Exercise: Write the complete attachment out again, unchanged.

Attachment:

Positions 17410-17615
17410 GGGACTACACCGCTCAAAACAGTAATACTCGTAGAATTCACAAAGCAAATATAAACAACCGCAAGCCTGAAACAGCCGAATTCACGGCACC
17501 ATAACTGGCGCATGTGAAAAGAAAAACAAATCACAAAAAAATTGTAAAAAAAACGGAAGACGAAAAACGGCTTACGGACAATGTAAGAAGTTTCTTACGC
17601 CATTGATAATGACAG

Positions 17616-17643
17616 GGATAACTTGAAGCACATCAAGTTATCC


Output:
Positions 17410-17615
17410 GGGACTACACCGCTCAAAACAGTAATACTCGTAGAATTCACAAAGCAAATATAAACAACCGCAAGCCTGAAACAGCCGAATTCACGGCACC
17501 ATAACTGGCGCATGTGAAAAGAAAAACAAATCACAAAAAAATTGTAAAAAAAACGGAAGACGAAAAACGGCTTACGGACAATGTAAGAAGTTTCTTACGC
17601 CATTGATAATGACAG

Positions 17616-17643
17616 GGATAACTTGAAGCACATCAAGTTATCC